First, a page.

Overall, the Obama administration and Congressional Democrats are striving to cancel the budget sequester and minimize any general cuts to health care and social programs, except where rational savings can be achieved (e.g., lowering drug costs for public programs.)   While the Budget Control Act of 2011 (enacted as a result of that summer’s fight over raising the debt ceiling) created the sequester process, it has only been invoked occasionally since then, and has been suspended for the past 2 years.  Health care programs were largely exempted from it except for a 2% decrease in Medicare reimbursement rates to providers.

Congressional Republicans are seeking to reinstitute the sequester process in order to lower the overall deficit, and to rejigger its target areas to lessen the impact on defense spending and make up the difference via further cuts to domestic and social programs whose funding is discretionary (as opposed to mandatory.)  (Mandatory programs, termed “entitlements” in federal budget-speak, are programs like Social Security, Medicare, Medicaid, CHIP, SNAP, SSI, veterans’ benefits, etc.)  Should the sequester be reinstated, it is possible that Congress could revisit whether to institute new spending cuts in various health care programs in order to achieve overall deficit reduction target dollar amounts.

As for (yet another) repeal attempt of the ACA, using the budget reconciliation process would allow the Senate to bypass its normal rules for procedural votes where 60 votes are needed for cloture to move forward, thereby allowing simply 51-vote majorities to rule.  However, this special process can only be used when the item under consideration is directly germane to spending, revenue raising, or deficit reduction, and related policy goals are of secondary concern.  It cannot be used in the opposite circumstance where major policy change is attempted via relatively minor financial concerns, and when any measure actually raises the budget deficit.

Given these parameters, the ACA provisions considered at risk would be:

  • the so-called individual and employer mandates (“responsibility’ provisions in ACA-speak)
  • the medical device tax
  • taxes on insurers’ windfall profits
  • funding for the (yet to be created) Medicare Independent Payment Advisory Board
  • the so-called “Cadillac” (excise) tax on employer-sponsored health plans with high actuarial values.

Left unaffected would be funding for:

  • new health benefit exchange marketplaces;
  • premium tax credits and cost-sharing reductions for low- and moderate-people who purchase private “qualified health plans”;
  • expansions of Medicaid in states that have done so.

(N.B.: Source for information here about the ACA and budget reconciliation is from

Should these actions be taken in total, the Congressional Budget Office has estimated that the number of uninsured would rise by 14-15 million (20% of whom would be children), premium costs would rise by 20%, and up to 25% of current family planning patients could lose access to services.  Should any or all of these changes and up in a budget bill that goes to the President, he is expected to veto them, so beyond policy considerations, Congressional leaders will also have to decide if they want to expend the time, energy, and political capital to pursue them since a successful veto override vote would likely be impossible.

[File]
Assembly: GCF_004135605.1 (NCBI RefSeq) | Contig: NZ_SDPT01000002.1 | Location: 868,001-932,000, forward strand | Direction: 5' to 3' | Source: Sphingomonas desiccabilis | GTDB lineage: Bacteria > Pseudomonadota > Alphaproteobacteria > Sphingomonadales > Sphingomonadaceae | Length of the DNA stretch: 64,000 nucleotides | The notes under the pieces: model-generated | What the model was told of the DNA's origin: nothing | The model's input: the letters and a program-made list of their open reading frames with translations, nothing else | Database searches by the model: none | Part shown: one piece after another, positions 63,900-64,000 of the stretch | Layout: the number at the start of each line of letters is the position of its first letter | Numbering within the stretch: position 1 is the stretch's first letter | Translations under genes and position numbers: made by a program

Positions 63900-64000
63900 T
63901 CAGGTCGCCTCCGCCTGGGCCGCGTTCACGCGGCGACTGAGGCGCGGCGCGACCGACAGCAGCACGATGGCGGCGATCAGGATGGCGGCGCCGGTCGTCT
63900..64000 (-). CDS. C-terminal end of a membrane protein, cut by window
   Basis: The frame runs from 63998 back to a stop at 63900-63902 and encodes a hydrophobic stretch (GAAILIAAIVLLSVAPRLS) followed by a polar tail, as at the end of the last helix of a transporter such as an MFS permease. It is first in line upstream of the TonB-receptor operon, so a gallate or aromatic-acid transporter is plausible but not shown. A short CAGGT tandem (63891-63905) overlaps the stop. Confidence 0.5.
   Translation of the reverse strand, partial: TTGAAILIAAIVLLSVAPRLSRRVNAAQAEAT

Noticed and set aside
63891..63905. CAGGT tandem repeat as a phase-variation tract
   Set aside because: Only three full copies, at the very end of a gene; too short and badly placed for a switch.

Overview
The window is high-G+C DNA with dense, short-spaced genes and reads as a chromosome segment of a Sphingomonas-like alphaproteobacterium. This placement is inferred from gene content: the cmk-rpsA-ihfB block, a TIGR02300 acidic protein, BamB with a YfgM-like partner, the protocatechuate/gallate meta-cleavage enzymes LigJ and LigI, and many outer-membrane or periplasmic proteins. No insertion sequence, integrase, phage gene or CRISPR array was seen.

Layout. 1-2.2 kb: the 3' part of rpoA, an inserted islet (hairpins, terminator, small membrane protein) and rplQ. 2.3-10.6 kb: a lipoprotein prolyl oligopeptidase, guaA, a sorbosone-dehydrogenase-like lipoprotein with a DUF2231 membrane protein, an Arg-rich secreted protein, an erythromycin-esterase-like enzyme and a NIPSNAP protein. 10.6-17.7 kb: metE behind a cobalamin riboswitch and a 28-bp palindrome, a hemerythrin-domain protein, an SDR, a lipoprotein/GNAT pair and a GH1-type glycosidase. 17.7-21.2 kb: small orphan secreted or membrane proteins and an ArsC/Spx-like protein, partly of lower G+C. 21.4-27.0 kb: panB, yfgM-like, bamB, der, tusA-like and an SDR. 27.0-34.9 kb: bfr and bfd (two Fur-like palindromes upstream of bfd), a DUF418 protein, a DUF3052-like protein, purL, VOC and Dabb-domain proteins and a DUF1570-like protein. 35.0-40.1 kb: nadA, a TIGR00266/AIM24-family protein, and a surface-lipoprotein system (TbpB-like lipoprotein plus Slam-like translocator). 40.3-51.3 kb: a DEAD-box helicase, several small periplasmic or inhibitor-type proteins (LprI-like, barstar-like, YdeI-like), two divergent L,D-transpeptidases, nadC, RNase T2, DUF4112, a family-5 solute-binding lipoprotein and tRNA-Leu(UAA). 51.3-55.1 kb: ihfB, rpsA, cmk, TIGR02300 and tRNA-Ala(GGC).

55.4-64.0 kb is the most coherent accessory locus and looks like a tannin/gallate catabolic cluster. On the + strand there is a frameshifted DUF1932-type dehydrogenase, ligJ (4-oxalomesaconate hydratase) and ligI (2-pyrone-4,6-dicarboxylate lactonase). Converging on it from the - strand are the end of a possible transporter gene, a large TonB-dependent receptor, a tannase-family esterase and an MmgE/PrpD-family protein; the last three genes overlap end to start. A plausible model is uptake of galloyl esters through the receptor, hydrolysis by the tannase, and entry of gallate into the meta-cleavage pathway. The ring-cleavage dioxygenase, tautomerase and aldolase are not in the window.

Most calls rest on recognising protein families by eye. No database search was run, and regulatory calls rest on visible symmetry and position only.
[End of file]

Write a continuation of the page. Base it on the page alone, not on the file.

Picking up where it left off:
Health care and social service advocates across New York State are mobilizing through the Restore the America Promise (RAP) campaign to:

  • engage members of the House Majority (in the 2nd, 11th, 19th, 21st, 22nd, 23rd, 24th, and 27th congressional districts) about the importance of health care and social safety net programs to their constituents;
  • engage members of the Congressional Progressive, Black, and Hispanic Caucuses, who have historically championed health care and social programs;
  • engage Senators Schumer and Gillibrand to defend these programs as important to our state overall.

The RAP campaign is a statewide effort jointly spearheaded by Citizen Action of New York, Hunger Action Network of New York State, New York State AFL-CIO, the New York State Alliance for Retired Americans, New Yorkers for Fiscal Fairness, and New York Statewide Senior Action Council.  Here in New York City, No Bad Grand Bargain, a network of labor and community activists, operates as the local affiliate for RAP, and we here at Metro New York Health Care for All coordinate its communications and convene its meetings.

Unexpectedly part of all this political stew is the unanticipated changes in House leadership now underway – how that all falls out and its impact on any final budget deal remains to be seen.  At its most extreme would be a federal government shutdown over family planning funding for Planned Parenthood.  However, speculation is that when all is said and done, a 2-year budget deal that’s not too far afield from the current status quo is likely to be negotiated, simply to get all parties past next year’s elections and into a new presidential administration and Congress when all these (and other) “major issues” will move back to the fore.  In sum, elections do matter.

(P.S.:  One other possible health care budget issue that’s suddenly emerged out of left field is fallout from a recently announced lack of any cost-of-living-adjustment (COLA) next year for Social Security beneficiaries.  As a consequence, Medicare Part B premiums will skyrocket for a limited number of Medicare beneficiaries.  A subsequent post to this blog will discuss that in more detail.)